So count me as one of those having very weak experiences trying to scan 35mm and MF on a good flatbed. I will also add that there seems to be very little gained from the older lowest film scanner and the newest most expensive ones. I know that from first hand experience also. I believe you can buy a used older model 35mm film scanner that will surpass any of the new flatbeds and still pay a lot less money.
However flatbeds are good for scanning books. Oh, they do very well with 4x5 negs also. Just not for scanning 35mm or MF.
Huh? 6x6 scans on my Epson 4870 is truly great, really leaves 35mm scans in the dust. What flatbeds have you tried?
My comparisons were Bronica SQA 6x6 negs on a Epson 3200 vs. ContaxG 35mm negs on a Minolta Scan Dual II. The 35mm looked better. Same film, maybe it was the taking lens quality as well as the scanner. Or, maybe flatbeds have improved greatly from 3200 to 4870. But 4x5 cic look great on the 3200
Now I'm scanning everything on a Minolta MultiPro. 35mm doesn't look any different from the old SD II, in spite of the 8X price differential. But there is a world of difference in the MF scans between the flatbed and the film scanner. Now I love shoot MF. Of course, the Bronica SQA is loaned to a friend since I almost shoot MF exclusivelly with a Mamiya 7.
I have no experience with a dedicated film scanner but the attached picture was scanned on a $100 Canoscan 4200F flatbed at 3200 dpi. The 35mm negative is over 32 years old, rated at ASA 400 and developed in straight D-76. To achieve it's present size, I reduced the dpi to 75 IIRC. You may also have a look at other pictures from the same roll of film, taken with a Leica IIIf, in the Winter of 1971 - '72 by visiting the gallery.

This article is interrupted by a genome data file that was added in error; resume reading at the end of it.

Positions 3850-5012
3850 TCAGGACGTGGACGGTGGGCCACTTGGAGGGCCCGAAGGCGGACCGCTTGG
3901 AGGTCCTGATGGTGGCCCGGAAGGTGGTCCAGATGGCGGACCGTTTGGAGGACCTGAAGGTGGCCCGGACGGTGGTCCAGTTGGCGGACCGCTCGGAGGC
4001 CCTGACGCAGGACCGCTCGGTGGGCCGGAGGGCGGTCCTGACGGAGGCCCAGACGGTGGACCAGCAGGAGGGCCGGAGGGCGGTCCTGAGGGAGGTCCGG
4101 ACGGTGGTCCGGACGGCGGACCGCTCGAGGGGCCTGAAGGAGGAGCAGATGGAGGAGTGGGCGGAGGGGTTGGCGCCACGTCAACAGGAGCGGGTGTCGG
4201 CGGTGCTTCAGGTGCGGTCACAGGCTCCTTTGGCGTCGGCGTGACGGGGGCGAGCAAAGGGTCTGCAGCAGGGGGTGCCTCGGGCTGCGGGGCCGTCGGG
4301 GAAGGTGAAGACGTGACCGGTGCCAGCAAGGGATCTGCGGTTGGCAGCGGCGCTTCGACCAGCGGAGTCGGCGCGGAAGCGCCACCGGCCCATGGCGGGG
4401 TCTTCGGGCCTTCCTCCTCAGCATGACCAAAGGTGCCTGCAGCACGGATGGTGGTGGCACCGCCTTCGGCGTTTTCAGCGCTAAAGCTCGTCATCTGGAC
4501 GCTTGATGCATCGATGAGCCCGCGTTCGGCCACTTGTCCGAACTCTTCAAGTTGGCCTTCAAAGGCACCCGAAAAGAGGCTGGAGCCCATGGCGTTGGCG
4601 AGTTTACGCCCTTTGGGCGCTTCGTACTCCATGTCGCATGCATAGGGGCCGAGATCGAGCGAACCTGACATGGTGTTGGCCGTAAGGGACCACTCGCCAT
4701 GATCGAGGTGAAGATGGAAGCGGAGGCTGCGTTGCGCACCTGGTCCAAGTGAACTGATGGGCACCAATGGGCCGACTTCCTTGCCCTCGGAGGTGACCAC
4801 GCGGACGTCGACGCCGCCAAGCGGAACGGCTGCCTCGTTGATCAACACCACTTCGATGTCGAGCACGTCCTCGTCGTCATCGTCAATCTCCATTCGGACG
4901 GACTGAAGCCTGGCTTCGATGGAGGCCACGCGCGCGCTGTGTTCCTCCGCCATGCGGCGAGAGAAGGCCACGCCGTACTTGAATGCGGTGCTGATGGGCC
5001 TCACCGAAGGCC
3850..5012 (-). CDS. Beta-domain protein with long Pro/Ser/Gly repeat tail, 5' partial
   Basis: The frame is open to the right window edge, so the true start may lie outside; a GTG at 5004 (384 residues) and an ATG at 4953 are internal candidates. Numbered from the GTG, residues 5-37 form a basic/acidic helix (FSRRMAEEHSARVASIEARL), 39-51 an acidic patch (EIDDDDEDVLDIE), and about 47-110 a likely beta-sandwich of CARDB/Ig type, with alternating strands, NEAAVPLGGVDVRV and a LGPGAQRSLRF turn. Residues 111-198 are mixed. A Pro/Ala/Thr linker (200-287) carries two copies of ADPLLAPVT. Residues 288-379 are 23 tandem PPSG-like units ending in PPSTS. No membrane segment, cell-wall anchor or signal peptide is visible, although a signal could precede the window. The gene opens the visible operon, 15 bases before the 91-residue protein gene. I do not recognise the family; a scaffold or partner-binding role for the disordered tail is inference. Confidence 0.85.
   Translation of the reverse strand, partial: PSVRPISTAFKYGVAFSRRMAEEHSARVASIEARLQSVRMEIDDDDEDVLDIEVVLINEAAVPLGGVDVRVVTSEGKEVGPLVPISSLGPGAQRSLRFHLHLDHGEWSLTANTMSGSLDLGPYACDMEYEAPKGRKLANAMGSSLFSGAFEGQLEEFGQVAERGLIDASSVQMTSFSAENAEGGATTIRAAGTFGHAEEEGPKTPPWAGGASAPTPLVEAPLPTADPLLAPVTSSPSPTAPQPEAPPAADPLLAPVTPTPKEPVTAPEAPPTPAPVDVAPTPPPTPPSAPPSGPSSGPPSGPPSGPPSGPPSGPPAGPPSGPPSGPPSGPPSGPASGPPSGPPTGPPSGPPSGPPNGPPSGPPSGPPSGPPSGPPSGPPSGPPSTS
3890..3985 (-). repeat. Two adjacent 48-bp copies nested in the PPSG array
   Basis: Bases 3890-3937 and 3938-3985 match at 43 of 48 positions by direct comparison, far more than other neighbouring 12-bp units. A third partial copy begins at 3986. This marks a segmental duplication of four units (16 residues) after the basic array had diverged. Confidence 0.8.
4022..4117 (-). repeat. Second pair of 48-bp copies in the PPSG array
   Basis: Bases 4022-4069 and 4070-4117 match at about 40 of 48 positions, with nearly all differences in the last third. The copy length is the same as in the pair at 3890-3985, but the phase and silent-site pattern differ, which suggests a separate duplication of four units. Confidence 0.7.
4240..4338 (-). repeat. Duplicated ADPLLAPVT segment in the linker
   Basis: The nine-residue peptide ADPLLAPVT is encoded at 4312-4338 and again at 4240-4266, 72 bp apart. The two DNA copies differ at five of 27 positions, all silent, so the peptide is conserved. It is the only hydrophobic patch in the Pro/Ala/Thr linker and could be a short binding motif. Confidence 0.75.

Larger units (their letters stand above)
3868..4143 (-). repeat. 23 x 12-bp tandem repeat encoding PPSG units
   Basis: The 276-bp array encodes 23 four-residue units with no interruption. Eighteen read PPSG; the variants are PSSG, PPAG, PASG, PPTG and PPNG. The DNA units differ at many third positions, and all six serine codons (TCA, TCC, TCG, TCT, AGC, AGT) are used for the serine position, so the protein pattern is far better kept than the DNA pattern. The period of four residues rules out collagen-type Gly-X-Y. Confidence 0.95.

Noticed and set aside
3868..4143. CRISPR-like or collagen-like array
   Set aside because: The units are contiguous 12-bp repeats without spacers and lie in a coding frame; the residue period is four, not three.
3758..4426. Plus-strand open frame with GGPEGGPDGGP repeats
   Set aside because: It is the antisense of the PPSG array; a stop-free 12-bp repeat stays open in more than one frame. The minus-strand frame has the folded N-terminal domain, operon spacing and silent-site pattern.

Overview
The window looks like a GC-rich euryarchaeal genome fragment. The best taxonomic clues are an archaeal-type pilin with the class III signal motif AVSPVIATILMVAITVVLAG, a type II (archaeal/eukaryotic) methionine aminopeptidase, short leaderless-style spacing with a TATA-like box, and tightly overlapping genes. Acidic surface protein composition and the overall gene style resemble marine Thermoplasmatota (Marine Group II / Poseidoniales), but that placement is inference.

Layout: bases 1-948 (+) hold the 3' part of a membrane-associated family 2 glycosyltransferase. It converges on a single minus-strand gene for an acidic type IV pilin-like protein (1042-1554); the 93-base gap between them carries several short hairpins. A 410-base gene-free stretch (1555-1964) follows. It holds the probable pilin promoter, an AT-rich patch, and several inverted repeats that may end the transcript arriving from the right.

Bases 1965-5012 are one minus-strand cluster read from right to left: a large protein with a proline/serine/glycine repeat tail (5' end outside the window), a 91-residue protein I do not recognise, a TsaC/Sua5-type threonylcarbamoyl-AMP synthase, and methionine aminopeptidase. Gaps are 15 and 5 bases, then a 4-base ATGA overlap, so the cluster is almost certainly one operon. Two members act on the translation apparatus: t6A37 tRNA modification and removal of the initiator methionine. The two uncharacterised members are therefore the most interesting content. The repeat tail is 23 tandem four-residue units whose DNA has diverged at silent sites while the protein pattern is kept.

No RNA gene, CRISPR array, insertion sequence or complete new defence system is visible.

A straight scan on any machine is unlikely to give you what you want as a final image. I work with mine in Corel Photo-Paint 12 and consider what I do as comparable to cropping, dodging and holding back a paper print under an enlarger.
I'm at work or I'd post a 6x6 negative shot of my dog taken this weekend with a Pentacon Six TL on Arista 125 film and scanned at 1200 dpi using a new Epson 4180 scanner. It's a flatbed with holders that keep the negative off of the glass.
Walker, no offense but you cannot tell anything about scan quality from viewing a JPG. It's the print where the difference shows.
I certainly agree about post processing being essential for scanned b&w images.
Walker, no offense but you cannot tell anything about scan quality from viewing a JPG. It's the print where the difference shows. I certainly agree about post processing being essential for scanned b&w images.
No offense taken, Bob. I don't print my images so your experience is greater in that regard than mine. The ability to scan my negatives was a big reason for me to jump back into film photography as I don't have a darkroom and when I saw how enlarging paper prices have gone up over the years, I doubt that I ever will set up a darkroom again.
One day I may decide to buy a printer to put my images on paper but for now I only view them on my monitor which isn't calibrated. I'm sure there are issues with the various printers, inks, papers etc. Nothing seems easy, does it? :)